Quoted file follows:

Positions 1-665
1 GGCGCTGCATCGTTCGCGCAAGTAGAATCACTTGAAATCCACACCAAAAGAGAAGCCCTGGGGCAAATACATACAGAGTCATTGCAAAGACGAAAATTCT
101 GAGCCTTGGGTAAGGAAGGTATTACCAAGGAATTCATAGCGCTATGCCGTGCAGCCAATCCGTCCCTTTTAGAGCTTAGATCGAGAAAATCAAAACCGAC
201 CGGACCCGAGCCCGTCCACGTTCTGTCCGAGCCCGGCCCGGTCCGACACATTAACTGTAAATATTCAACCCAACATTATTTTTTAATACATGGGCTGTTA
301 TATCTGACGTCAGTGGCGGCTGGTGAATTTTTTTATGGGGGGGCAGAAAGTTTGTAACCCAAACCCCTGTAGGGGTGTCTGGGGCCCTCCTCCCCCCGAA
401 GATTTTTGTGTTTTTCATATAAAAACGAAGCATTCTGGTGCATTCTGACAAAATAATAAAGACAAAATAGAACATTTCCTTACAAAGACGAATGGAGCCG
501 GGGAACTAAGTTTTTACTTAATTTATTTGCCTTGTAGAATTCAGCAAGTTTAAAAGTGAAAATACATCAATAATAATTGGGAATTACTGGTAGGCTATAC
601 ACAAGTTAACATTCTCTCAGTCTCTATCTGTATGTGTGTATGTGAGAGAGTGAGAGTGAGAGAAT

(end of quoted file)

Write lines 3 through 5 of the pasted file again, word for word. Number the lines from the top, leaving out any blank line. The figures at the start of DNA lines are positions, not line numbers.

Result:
101 GAGCCTTGGGTAAGGAAGGTATTACCAAGGAATTCATAGCGCTATGCCGTGCAGCCAATCCGTCCCTTTTAGAGCTTAGATCGAGAAAATCAAAACCGAC
201 CGGACCCGAGCCCGTCCACGTTCTGTCCGAGCCCGGCCCGGTCCGACACATTAACTGTAAATATTCAACCCAACATTATTTTTTAATACATGGGCTGTTA
301 TATCTGACGTCAGTGGCGGCTGGTGAATTTTTTTATGGGGGGGCAGAAAGTTTGTAACCCAAACCCCTGTAGGGGTGTCTGGGGCCCTCCTCCCCCCGAA